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this is the first time trying to lace a wheel. I have ben using the internet for instructions, and have done this wheel three times and have the same problem each time. when I am done I have two spokes tight and then two loose repeated all the way around the rim.
The rims are schwinn S2, the spokes are 10 5/8 long .120 dia. I am using a 4 cross pattern. I have ben using lacing videos from online as a guide when I am done and snug up the spokes every two spokes are loose and the next two are tight,then 2 loose all the way around the rim. I cant seem to figure how to post a picture.

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  • Welcome to the site - we might have to ask a few things to clarifty the problem here.
    – Criggie
    Dec 6, 2023 at 1:15
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    What wheel lacing pattern are you using? Are they normal J bend spokes with nipples in the rim?
    – Criggie
    Dec 6, 2023 at 1:16
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    Are the loose spokes all on the same side? or do they alternate?
    – Criggie
    Dec 6, 2023 at 1:16
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    Is this a front wheel (where all spokes are even length) or a rear wheel, which has shorter spokes on the drive side ?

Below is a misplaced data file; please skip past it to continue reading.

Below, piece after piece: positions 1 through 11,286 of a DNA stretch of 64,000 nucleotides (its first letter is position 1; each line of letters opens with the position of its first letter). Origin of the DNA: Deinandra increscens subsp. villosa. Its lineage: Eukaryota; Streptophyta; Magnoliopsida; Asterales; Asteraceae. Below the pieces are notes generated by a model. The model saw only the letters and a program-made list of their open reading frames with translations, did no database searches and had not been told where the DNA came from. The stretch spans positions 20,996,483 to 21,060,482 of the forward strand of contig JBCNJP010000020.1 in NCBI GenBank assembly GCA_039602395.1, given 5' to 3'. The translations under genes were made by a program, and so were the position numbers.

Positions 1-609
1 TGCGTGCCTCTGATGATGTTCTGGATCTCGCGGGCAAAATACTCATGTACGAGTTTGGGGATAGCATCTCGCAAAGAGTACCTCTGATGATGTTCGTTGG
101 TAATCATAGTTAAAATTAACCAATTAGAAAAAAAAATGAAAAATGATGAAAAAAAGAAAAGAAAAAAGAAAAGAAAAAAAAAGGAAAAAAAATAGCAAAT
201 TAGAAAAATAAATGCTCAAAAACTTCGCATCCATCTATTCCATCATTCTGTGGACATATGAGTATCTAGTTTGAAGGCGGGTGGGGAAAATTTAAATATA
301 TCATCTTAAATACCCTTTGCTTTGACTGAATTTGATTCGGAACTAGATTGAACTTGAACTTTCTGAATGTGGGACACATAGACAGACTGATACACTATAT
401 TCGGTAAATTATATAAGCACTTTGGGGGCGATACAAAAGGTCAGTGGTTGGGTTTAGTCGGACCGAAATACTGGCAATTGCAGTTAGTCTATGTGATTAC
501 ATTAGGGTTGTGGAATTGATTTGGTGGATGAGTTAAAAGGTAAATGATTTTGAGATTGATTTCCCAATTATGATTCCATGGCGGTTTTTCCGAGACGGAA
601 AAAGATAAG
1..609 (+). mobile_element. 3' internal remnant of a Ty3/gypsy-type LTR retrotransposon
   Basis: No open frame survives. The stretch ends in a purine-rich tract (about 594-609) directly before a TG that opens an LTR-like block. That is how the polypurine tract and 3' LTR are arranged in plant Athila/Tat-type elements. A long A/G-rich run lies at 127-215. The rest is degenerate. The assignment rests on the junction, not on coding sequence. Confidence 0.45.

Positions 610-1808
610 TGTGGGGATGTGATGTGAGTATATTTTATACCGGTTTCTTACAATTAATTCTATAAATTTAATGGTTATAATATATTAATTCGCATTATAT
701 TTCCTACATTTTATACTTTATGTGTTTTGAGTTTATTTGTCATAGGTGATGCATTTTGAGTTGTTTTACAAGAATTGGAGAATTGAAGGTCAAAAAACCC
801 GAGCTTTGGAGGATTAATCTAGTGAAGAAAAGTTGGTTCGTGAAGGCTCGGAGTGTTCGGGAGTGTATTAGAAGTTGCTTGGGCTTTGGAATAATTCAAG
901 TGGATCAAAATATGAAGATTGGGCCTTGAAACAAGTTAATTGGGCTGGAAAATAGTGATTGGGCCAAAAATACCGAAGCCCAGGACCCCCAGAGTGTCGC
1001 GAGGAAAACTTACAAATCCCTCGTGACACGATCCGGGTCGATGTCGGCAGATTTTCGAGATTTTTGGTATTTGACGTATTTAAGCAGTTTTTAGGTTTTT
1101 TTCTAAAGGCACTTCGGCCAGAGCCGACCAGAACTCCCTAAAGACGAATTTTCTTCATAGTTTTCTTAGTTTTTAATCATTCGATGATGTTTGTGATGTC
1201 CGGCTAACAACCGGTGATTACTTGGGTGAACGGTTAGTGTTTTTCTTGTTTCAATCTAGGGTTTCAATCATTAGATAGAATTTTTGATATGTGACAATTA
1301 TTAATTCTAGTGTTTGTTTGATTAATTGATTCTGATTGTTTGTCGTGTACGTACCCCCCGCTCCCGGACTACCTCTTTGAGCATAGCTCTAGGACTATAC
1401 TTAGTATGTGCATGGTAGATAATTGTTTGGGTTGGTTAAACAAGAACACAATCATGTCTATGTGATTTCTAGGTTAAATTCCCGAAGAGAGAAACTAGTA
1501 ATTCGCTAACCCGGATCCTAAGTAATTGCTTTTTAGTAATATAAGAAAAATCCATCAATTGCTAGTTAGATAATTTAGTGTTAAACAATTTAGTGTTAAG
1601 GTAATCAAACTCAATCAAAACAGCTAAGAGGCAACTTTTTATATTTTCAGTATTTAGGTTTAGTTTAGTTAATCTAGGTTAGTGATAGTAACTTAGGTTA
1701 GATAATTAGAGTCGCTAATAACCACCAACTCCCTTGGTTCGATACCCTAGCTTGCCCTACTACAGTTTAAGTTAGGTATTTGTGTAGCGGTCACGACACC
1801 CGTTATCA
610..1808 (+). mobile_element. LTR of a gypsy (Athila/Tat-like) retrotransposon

– Criggie
    Dec 6, 2023 at 1:17
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    Can you use edit to add a photo of the wheel ? Might add some context too.
    – Criggie
    Dec 6, 2023 at 1:19

2 Answers 2

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This is one of those issues in wheelbuilding that unfortunately, many of the guides and texts gloss over or ignore because it gets into the weeds fast and comes up more on build types other than the really mainstream ones that the writers of those documents get the most reps in with (i.e. common road and mountain wheels).

Presumably you are encountering this after the wheel is first laced but either before or you are doing much else to it, or you are finding that in the early stages of tensioning, one pair of spokes is getting very tight while the next remain loose, and so on.

If so, the usual reason for that is there is a difference between reality and the way spoke lengths are usually calculated, which is a formula like the following that models the wheel as a bunch of triangles and circles:

enter image description here

The way most calculators do it is they expect an F value based on measuring to the center of each flange, and then this formula is run for each side of the hub. A left and right length are output.

In reality flanges have thickness and so for a wheel where, like most, the spokes alternate between heads-in and heads-out on each side, there are actually 4 different theoretically perfect spoke lengths needed.

Usually the difference in ideal length is just noise, which is why most people don't think or know about this effect. But, there are exceptions: